Need to patch your servers for security and compliance while guaranteeing the most uptime of services possible? It helps to have a patch management checklist. In my previous two posts, I reviewed what you need to do to initially plan your patch management and handle patching for workstations. Here, the triad is complete with a list of best practices for patching servers.
Patch Management Strategy—Servers
Patching servers in a data center is a little different from patching your typical workstation or endpoint, and so a slightly different approach is needed. Not only are uptime and server security much bigger concerns, but there are different approaches that one can take.
First Step: Identifying Device Connectivity Scenarios and Point of Authority
“Servers” is almost a misleading term, because there are so many different scenarios these days, and many do not look like the classical server that an IT department would keep in a closet somewhere on prem (though that does count, too). Therefore, it helps to think through the different server connectivity scenarios:
In-office/on-prem devices. In other words, hardware that exists on site. There are many ways to update and patch these servers: Group Policy Objects (GPOs) through Windows Server Update Services (WSUS), and SCCM to name a few.
To use an internal WSUS server, you will need to configure clients with automated update settings and also configure the server with which they will communicate. Additionally, you can configure the clients to be a member of a specific WSUS computer group, if you’re deploying patches in WSUS based on computer group targets.
SCCM handles more than just server updates; it also handles operating system deployment, application infrastructure, software inventory, and more. For a larger organization, it’s handy to have all of this capability from a single dashboard. As far as patching servers goes, it’s helpful because it gives you more control over the schedule for patching and rebooting, which is really important for mission-critical servers.
In the end, SCCM provides greater flexibility and control for patching servers (and more), giving you more choices, more extensive updating, and better reporting. Still, something is better than nothing, and sometimes organizations have to make hard choices about the degree of complexity they want in their patching procedures. (That said, we can handle a lot of that complexity for you—just ask!)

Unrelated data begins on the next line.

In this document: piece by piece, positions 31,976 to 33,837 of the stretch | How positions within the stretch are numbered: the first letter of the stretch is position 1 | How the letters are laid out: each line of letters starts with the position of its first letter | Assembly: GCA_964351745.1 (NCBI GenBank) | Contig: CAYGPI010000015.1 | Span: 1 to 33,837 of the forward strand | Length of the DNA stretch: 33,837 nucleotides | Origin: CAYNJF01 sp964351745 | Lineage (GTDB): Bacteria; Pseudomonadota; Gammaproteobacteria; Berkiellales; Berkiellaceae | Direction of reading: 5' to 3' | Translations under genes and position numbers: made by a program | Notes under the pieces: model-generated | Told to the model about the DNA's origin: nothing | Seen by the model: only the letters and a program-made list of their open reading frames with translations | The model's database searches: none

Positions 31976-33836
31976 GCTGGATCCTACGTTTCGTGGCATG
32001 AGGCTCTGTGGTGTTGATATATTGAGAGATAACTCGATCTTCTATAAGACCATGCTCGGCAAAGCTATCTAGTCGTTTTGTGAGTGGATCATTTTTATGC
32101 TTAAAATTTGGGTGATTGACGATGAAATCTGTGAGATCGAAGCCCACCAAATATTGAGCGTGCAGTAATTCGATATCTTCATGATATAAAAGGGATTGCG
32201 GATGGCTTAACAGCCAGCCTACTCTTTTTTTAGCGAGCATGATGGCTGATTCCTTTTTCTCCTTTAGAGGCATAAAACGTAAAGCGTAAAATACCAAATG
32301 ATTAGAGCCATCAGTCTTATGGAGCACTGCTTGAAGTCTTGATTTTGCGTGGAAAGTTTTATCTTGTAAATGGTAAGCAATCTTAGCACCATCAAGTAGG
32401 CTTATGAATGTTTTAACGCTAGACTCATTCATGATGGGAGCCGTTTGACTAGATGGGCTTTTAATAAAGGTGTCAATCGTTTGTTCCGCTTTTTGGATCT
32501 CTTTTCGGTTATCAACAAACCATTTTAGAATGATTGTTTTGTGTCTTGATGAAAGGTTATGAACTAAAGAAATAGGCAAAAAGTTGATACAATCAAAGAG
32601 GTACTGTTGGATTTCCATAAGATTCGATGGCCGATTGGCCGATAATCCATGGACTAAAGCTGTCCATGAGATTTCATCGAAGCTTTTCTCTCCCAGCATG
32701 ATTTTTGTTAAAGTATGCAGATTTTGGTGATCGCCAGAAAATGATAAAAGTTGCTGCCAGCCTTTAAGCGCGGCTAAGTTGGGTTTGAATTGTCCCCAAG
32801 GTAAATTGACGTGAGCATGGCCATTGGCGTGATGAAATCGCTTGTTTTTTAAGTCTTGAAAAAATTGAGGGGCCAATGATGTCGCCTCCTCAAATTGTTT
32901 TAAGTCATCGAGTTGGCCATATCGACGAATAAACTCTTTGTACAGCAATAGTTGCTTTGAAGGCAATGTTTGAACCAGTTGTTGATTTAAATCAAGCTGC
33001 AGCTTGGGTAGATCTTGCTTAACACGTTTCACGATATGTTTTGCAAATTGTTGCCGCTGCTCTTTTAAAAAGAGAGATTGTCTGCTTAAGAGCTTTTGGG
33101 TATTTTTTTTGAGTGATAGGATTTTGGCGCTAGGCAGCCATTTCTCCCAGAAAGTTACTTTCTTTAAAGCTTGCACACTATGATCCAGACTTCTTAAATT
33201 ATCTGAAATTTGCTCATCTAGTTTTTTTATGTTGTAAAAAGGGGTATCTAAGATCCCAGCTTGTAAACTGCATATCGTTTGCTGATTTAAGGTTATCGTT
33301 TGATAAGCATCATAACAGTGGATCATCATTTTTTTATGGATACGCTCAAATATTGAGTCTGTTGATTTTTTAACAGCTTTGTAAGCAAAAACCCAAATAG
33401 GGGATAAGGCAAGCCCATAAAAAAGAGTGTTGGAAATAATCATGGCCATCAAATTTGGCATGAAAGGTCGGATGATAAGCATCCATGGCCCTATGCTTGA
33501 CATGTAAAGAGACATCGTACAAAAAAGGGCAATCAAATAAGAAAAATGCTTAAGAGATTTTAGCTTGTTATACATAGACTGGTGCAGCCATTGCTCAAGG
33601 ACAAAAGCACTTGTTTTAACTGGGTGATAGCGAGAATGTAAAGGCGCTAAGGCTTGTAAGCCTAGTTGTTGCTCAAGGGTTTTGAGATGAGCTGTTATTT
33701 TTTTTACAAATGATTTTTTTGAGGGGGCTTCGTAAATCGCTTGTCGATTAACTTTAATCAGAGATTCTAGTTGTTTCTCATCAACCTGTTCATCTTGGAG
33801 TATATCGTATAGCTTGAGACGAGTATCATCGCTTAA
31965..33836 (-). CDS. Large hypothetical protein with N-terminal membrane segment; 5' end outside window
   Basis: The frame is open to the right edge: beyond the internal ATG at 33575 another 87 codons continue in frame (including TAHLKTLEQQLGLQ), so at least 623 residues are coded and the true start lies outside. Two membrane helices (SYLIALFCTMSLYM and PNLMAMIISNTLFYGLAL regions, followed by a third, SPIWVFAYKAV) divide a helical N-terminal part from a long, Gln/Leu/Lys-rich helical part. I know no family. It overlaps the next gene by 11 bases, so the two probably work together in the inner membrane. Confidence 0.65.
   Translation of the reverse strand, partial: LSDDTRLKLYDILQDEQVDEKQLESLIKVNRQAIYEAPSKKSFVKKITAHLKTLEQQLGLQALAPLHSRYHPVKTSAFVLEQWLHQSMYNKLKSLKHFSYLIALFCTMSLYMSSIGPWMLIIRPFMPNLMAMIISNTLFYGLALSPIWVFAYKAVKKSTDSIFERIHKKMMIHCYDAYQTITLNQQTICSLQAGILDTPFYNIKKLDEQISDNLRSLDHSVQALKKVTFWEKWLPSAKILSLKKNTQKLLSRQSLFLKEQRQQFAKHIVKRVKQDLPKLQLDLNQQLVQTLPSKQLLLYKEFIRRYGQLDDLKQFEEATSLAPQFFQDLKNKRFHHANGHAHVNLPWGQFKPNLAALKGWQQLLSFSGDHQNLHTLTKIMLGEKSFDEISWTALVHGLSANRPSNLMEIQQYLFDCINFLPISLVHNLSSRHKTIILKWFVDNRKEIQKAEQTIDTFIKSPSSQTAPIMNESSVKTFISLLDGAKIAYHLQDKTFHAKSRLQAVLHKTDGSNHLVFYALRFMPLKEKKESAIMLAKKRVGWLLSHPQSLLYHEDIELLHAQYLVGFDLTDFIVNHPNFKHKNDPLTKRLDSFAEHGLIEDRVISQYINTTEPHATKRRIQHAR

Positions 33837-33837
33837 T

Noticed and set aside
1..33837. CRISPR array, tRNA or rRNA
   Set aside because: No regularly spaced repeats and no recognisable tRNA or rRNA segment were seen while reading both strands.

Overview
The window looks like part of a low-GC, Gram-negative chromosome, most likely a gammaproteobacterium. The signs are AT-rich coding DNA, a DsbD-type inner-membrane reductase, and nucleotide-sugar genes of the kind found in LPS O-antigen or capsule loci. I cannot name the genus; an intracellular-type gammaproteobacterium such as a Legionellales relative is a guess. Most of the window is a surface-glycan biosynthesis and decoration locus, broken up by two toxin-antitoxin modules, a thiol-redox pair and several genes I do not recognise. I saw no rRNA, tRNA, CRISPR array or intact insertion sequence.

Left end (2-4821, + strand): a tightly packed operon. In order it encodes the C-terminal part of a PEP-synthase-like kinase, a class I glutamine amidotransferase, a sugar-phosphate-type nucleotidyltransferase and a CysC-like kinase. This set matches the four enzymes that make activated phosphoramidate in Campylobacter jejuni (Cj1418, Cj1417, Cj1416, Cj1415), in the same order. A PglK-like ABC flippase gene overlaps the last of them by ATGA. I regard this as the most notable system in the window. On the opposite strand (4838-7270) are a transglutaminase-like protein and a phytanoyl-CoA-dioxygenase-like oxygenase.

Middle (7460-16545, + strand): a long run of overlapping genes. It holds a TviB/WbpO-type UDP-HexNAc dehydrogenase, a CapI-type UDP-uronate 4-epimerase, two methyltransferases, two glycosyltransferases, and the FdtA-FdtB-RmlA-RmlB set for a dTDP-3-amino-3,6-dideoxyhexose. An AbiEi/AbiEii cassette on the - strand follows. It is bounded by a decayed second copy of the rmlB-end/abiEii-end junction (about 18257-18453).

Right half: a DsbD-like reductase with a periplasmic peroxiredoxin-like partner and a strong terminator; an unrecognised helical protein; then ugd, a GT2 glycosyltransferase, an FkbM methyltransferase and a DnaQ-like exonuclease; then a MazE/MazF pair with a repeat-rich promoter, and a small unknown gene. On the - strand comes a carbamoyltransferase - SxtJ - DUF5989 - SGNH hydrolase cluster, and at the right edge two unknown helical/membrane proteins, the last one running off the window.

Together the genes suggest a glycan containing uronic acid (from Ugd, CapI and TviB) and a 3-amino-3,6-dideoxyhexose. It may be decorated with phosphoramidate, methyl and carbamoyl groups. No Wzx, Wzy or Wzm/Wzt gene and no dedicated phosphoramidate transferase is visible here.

Servers in the DMZ. As a freshener, DMZs are a sort of “buffer zone” between the public internet and your internal network(s). A good example would be web servers that have some public-facing components. Patching servers in a DMZ often requires careful management of firewall rules and/or placing a WSUS server in the DMZ.
Standalone cloud devices. Cloud servers are sometimes standalone, and so would have little-to-no network connectivity to production management systems. That being the case, using SaaS tools such as Microsoft’s Intune, or OMS, would be the way to go for updates. Given that they have support for multiplatform and are network agnostic, these tools would be preferred point of authorities over SCCM or group policies, as these on-prem tools simply won’t work for this scenario.
Second Step: Identifying Production Deployment Strategy
Patching servers effectively will require a standard deployment process according to known business rules. This deployment process follows a series or stages or rings—see my earlier post, which describes in general terms the stages of test, pilot, and production.
Like workstations, servers will sometimes need emergency patching as well. If you find yourself in this situation, start by prioritizing systems by how critical the services being provided, the disruption that will be caused by patching/downtime, and the potential severity of the consequences of not patching. Test on a low-priority system before deploying to high-priority ones. Follow up, and be ready to roll back if there are any issues.
Whichever the case, be sure your production deployment strategy works in the necessary feedback loops. Verifying success early on—or catching problems—depends on it.
Third Step: Identifying Server Patching Groups
Patching groups can be defined in many ways; some of the more common ones include:
- Server owner
- Service (application hosting, communications, web hosting, file serving, and so on)
- Redundancy with other devices
Servers will need to be added to groups once you have your deployment strategy settled. Be sure that each server is in a group!
Fourth Step: Defining Patching Schedules/Maintenance Windows
Maintenance windows are configured on a per-collection basis and consist of a start time, end time, and recurrence pattern. Servers in larger organizations tend to have their own maintenance windows already defined; if that is not the case, you will have to do so. The frequency of these windows depends on the cadence that the organization needs to set, which in turn depends on the SLAs for the business.
Why SLAs? These often have parameters for an agreed amount of uptime. Critical functions in some industries, for example, need to be up as much as possible. Credit card processing is a good example: The servers processing transactions need to be up almost all of the time, and they cannot afford frequent outages for patching. Therefore, they have a different cadence than most. The same would go for critical facilities, like a hospital or a power plant.
So check your organization’s SLAs, note any language that promises a certain amount of server uptime, and set your patching cadences accordingly.
If you’re unsure how to do any of the above, reach out to us. We can help you get on an automated schedule to do most of this without the need for constant intervention, all while keeping your servers up as much as possible.